First-of-their-kind wearable sensors to help UofA athletes perform better, avoid injury
A computer science researcher from China is working with the University of Alberta to develop wearable sensors that will help athletes perform better and reduce injuries.
Shengjie Xiu, a 20-year-old undergraduate student at China’s Sun Yat-sen University, is spending three months in Edmonton to develop match box-sized sensors that can be embedded in athletic gear from boots to helmets.
Xiu, called a “rising global star,” is lending his expertise to develop an augmented reality program that will use the sensors to assess an athlete’s performance and help avoid injuries.
Coaches and doctors will be able to assess an athlete’s motion through the use of specialized 3D goggles and a custom software application that will collect data.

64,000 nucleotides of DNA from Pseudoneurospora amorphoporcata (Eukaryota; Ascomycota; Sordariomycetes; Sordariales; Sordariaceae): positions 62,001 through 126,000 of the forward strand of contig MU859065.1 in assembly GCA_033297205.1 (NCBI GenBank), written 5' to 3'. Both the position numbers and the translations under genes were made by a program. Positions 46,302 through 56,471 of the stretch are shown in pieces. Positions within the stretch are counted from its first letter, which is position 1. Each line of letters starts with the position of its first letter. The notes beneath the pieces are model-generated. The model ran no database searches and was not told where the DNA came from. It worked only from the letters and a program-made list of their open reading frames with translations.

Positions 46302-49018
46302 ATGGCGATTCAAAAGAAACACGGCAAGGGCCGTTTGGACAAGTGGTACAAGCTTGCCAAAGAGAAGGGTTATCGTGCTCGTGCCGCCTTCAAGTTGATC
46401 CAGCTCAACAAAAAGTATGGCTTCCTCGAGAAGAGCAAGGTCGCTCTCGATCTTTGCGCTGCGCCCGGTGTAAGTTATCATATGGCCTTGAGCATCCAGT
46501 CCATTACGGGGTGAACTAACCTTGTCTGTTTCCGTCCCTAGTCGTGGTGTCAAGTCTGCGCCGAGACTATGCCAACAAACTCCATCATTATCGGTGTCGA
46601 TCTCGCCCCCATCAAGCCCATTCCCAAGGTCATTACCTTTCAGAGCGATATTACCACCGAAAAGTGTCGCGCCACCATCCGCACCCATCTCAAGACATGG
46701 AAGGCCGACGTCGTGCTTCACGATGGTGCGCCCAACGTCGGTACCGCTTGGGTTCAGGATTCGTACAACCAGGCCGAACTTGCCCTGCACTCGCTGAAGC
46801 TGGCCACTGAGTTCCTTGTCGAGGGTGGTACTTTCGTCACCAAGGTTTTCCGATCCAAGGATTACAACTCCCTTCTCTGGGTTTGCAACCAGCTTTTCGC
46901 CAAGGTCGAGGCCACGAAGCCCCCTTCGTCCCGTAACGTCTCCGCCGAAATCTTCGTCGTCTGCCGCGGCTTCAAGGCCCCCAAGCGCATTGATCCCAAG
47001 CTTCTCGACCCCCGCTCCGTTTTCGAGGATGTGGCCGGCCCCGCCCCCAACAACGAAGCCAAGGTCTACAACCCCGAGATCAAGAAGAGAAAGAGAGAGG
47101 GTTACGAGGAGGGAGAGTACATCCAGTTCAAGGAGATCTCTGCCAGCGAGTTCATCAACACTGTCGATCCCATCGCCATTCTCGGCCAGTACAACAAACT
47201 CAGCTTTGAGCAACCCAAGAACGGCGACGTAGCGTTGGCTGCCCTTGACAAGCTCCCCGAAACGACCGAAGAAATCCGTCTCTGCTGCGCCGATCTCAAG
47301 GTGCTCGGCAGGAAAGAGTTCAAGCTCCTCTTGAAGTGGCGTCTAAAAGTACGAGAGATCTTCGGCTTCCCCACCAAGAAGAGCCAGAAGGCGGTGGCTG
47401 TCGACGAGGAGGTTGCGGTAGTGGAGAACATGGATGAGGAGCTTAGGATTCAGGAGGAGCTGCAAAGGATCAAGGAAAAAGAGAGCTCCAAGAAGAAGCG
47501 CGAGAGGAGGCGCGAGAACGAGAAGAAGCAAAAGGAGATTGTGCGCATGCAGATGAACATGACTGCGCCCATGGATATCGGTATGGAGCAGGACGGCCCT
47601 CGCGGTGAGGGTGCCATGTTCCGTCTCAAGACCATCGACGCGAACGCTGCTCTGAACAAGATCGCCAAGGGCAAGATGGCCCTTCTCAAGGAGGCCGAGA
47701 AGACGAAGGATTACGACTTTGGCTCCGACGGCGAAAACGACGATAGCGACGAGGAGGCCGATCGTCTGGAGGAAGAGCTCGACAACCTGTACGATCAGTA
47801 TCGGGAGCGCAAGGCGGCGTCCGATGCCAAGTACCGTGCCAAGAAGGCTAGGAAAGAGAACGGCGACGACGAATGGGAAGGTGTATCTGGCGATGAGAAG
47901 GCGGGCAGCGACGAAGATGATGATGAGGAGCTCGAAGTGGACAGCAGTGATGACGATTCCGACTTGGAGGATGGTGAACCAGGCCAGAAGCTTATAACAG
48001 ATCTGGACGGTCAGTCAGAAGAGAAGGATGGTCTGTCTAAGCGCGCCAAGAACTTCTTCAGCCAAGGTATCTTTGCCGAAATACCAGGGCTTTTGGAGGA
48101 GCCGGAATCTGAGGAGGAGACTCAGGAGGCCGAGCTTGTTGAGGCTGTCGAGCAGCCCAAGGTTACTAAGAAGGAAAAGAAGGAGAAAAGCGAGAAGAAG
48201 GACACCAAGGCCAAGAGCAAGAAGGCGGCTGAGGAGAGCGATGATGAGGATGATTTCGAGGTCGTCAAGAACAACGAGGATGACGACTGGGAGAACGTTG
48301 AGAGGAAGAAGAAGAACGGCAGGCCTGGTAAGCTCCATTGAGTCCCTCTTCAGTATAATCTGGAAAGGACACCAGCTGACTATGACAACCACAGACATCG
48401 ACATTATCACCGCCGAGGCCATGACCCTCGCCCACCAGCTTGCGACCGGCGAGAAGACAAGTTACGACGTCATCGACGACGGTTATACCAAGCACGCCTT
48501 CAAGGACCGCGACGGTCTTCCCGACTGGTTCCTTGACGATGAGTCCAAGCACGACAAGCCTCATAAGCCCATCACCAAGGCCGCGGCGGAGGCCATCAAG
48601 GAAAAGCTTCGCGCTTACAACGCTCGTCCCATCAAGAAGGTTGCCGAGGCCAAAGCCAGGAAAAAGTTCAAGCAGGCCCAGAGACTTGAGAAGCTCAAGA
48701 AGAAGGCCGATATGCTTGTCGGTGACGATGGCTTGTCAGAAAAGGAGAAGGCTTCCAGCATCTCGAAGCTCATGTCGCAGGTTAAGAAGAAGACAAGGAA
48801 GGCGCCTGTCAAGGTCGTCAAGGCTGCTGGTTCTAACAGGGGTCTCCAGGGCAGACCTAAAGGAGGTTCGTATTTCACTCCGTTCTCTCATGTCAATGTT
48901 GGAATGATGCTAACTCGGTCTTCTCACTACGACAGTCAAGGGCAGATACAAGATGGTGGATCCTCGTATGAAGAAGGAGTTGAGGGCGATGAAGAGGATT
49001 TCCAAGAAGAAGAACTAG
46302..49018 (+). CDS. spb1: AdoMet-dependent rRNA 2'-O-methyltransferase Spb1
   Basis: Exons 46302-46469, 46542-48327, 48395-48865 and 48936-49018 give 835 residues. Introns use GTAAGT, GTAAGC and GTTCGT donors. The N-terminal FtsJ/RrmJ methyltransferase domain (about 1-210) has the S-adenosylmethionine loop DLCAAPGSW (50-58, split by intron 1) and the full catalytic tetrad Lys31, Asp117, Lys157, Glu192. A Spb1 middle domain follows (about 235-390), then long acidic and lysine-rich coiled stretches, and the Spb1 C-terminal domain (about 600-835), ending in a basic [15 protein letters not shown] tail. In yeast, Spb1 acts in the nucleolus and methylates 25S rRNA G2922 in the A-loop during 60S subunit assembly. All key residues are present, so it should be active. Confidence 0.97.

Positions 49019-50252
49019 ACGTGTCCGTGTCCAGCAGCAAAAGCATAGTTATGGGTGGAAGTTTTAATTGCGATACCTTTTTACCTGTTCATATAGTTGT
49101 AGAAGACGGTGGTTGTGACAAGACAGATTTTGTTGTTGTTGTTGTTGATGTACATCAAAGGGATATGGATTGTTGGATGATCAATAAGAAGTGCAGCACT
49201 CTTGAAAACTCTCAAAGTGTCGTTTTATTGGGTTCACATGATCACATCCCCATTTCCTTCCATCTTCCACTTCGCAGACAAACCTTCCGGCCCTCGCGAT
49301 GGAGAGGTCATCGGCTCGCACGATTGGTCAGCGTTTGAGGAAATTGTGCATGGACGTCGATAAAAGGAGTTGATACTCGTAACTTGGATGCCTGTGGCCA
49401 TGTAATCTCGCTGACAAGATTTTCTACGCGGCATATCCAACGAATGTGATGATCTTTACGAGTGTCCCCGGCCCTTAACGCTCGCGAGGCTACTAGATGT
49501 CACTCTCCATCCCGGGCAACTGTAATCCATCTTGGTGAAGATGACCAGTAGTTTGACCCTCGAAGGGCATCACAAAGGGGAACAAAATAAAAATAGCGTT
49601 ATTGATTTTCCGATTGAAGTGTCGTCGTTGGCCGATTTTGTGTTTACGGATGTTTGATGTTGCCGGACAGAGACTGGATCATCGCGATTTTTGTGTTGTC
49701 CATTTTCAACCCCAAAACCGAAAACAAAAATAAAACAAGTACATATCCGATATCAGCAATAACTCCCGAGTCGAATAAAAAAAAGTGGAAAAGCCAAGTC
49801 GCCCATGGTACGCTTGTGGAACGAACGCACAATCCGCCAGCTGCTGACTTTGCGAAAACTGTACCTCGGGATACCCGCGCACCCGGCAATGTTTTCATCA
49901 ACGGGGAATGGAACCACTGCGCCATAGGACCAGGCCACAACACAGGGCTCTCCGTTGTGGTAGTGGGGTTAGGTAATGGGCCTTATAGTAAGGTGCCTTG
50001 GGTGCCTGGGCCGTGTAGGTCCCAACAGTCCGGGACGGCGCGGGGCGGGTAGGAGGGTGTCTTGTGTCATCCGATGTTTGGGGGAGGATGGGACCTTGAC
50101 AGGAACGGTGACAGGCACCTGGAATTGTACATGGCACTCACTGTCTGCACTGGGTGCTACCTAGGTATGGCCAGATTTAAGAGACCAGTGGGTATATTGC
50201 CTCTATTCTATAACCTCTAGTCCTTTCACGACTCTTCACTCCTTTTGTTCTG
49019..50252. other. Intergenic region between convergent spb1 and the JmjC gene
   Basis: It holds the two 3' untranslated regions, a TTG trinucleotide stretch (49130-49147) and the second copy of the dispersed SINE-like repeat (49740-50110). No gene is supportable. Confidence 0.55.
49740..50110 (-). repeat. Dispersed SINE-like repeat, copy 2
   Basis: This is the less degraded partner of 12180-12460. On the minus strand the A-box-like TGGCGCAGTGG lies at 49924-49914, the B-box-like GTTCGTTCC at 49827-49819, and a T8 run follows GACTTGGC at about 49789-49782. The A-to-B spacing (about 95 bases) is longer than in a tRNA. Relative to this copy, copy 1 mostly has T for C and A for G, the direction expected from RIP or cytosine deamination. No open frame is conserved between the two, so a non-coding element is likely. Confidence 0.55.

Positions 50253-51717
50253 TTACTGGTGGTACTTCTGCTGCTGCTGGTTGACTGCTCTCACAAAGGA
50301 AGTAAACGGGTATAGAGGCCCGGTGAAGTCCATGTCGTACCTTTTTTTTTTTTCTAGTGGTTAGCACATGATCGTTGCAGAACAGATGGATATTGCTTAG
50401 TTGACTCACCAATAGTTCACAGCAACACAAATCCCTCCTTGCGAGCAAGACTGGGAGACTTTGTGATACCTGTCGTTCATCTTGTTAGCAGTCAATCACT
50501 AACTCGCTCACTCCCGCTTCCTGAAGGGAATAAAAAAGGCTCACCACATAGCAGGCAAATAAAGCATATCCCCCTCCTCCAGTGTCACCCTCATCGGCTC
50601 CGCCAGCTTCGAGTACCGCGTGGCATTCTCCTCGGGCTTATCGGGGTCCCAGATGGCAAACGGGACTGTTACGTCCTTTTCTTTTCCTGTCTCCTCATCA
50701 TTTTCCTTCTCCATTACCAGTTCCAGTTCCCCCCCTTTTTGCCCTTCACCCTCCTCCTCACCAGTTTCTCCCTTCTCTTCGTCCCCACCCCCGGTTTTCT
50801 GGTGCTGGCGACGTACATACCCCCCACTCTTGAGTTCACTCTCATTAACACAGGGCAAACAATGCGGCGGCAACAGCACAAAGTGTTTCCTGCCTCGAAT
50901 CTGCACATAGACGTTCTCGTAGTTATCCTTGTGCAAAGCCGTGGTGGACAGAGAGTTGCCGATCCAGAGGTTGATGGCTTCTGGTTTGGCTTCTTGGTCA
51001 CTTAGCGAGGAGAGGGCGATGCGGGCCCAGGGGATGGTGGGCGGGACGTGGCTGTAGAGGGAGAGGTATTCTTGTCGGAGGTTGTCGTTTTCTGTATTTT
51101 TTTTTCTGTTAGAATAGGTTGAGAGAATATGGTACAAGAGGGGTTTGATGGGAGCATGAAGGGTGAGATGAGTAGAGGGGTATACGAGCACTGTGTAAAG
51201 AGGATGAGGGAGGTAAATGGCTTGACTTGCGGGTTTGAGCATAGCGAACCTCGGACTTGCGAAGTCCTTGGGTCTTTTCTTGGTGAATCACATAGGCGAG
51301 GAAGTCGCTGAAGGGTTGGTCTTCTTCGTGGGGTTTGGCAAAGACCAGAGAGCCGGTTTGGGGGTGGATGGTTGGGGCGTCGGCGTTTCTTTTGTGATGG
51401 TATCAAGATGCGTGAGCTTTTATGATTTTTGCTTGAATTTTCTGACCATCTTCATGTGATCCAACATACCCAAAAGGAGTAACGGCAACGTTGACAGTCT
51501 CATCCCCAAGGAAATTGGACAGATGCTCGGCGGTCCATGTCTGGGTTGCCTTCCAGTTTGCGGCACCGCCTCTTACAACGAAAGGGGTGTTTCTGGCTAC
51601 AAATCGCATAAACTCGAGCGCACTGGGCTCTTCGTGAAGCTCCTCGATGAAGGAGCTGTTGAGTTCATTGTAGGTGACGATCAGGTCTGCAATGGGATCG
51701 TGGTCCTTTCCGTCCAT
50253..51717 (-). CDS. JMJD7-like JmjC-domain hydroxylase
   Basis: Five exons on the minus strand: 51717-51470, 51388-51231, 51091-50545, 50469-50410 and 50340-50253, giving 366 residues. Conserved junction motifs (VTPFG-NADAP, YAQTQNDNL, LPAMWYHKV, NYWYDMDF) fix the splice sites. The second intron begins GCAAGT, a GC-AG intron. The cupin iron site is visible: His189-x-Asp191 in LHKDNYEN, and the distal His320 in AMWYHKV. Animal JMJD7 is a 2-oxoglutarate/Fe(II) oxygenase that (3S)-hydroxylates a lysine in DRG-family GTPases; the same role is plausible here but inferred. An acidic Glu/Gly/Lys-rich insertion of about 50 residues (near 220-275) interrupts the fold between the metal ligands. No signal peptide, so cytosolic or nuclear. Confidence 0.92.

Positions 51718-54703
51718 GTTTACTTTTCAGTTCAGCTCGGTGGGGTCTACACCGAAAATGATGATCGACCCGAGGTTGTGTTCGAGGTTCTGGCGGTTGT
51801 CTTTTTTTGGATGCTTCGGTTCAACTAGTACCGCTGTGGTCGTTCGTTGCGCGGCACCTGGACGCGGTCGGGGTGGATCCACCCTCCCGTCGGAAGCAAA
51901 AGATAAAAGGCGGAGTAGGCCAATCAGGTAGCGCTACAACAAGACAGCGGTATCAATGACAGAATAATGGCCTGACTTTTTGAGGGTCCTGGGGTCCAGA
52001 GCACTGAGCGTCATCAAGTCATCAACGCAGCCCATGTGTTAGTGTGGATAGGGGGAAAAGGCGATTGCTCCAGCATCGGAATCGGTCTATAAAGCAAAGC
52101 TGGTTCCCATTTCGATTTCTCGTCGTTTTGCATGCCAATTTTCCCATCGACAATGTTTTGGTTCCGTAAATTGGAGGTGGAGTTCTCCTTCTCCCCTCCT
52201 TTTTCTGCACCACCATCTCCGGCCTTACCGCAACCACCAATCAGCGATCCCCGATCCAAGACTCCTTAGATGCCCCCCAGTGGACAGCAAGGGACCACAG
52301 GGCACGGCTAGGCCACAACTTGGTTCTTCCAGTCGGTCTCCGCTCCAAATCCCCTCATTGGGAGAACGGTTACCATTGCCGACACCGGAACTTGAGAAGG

Xiu is working under the guidance of University of Alberta mechanical engineering assistant professor Dr. Hossein Rouhani, who runs the university’s neuromuscular control and biomechanics laboratory.
The technology is currently being developed and tested on athletes in the lab, with the wearables expected to be used by the university’s sports teams in the coming year.
Xiu is spending his summer at the University of Alberta as part of a unique internship program called Mitacs Globalink, which sees 1,200 international students tackle innovation challenges at 55 universities across Canada.